By Asif Shahzad
(Reuters) - A Pakistani charity that the United States accuses of being a front for anti-India militant group that staged the 2008 Mumbai attacks has entered politics by forming a new party, charity officials said on Monday.
The new Milli Muslim League party will follow the ideology of Jamaat-ud-Dawa (JuD), which the U.S. says is a front for banned militant group Lashkar-e-Tayyaba (LeT) and is run by Hafiz Saeed, the alleged mastermind of the 2008 attacks that killed 166 people.
"We have decided to make a new political party, so that Pakistan is to made a real Islamic and welfare state," said Milli Muslim League President Saifullah Khalid.
Tabish Qayoum, a JuD activist who will work as spokesman for Milli Muslim League, said the charity had filed registration papers for a new party with Pakistan's electoral commission.
"It is now need of the hour to get your message to the grassroots," Qayoum told Reuters.
JuD officials have always denied the charity is a front for LeT, and tout the group's humanitarian work as an example of Islamic charity.
Qayoum said Saeed, who missed the launch event as he remains under house arrest in Lahore, and other senior JuD figures are unlikely to be involved in the new party that will adhere to JuD's ideology.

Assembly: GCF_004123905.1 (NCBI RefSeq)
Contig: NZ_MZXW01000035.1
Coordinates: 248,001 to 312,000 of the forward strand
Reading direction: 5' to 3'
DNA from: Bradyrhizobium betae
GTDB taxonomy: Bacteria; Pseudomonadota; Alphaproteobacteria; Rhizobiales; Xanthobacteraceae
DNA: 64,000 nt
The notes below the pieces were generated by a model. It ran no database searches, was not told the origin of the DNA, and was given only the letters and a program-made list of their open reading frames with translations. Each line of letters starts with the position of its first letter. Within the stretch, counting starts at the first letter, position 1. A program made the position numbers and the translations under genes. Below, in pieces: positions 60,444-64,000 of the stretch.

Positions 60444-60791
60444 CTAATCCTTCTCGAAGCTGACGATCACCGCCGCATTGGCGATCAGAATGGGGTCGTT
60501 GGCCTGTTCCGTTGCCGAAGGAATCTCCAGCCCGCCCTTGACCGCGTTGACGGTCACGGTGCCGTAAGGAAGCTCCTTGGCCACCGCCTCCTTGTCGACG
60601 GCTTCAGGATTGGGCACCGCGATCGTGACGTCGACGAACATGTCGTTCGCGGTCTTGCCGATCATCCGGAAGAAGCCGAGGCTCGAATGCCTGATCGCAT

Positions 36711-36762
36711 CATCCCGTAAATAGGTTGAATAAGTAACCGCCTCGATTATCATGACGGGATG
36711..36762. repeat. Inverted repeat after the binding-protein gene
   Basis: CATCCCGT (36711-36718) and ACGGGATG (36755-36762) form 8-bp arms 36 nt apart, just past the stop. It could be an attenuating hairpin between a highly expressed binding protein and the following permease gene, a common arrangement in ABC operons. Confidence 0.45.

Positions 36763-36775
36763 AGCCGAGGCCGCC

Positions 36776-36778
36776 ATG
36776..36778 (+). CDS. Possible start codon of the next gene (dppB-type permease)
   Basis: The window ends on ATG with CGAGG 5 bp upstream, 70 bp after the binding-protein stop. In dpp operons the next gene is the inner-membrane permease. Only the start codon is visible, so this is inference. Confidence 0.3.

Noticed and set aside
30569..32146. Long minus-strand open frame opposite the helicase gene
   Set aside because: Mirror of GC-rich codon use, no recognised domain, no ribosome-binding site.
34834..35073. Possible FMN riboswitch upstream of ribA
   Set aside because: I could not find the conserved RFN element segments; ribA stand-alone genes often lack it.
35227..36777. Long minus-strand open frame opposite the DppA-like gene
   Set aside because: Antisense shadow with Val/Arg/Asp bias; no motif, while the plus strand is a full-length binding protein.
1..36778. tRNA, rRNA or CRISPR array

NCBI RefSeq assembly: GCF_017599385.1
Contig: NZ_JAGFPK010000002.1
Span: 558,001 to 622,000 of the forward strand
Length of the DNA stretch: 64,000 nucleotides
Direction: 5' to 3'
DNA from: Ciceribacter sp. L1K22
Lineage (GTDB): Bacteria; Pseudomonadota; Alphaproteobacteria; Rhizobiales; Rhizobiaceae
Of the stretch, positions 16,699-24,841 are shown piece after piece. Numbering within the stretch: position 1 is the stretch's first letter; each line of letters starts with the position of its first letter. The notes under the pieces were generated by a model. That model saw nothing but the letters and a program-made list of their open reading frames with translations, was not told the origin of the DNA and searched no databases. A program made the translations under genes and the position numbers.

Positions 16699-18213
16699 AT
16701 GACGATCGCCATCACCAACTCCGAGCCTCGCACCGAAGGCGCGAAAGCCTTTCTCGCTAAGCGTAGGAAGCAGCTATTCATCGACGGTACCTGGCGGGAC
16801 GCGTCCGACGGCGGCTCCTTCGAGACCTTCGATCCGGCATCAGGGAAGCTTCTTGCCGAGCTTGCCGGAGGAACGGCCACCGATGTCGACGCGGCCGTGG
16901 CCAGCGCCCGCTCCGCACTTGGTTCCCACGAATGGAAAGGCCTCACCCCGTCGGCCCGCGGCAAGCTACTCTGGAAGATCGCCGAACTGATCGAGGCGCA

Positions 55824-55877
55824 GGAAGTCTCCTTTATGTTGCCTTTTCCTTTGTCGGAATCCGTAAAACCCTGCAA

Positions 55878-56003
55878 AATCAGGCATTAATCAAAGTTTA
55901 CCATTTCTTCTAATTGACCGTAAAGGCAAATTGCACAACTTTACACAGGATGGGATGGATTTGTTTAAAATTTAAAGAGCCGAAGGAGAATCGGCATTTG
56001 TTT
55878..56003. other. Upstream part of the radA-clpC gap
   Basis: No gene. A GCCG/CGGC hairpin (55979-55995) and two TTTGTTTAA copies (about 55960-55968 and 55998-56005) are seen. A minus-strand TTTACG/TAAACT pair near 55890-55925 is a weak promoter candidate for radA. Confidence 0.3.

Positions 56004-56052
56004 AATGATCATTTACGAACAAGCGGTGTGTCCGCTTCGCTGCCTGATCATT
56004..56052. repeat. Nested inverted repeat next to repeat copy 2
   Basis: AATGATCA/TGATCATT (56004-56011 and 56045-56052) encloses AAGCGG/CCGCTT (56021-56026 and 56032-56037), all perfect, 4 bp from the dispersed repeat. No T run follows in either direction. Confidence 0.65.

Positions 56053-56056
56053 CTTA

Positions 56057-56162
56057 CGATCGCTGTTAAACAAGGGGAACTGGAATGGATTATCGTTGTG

"We demand an immediate release of Hafiz Saeed. Once he is released we will seek his guidance and ask what role he wants in this political party," added party chief Khalid.
In the past, Saeed has often denounced democracy and the electoral process, saying it is not compatible with Islam.
The United States has offered $10 million for information leading to the arrest and conviction of Saeed, who Reuters could not contact for comment.
But he has always denied involvement in the Mumbai attacks of 2008 that brought the neighbors Pakistan and India to the brink of war.
In the attacks, 10 gunmen swarmed across targets including two luxury hotels, a Jewish center and a train station in a rampage that lasted several days.
Saeed has been under house arrest since January after years of living freely in Pakistan, one of the sore points in the country's fraying relationship with the United States.
The U.S. State Department's country report on terrorism for 2016 issued last month said the LeT and its wings continued to make use of economic resources and raise funds in Pakistan.
Ayesha Siddiqa, a security analyst, said the new party was designed to give militants better cover amid pressure from the international community on Pakistan to crack down on LeT and JuD.
"The making of a party indicates the need of JuD to hide itself further so to avoid criticism," Siddiqa said.
Western countries have for decades accused Pakistan of harboring Islamist militant groups and using them as proxies to project power in the region. Islamabad denies having such a policy.
(Editing by Drazen Jorgic; Editing by Nick Macfie)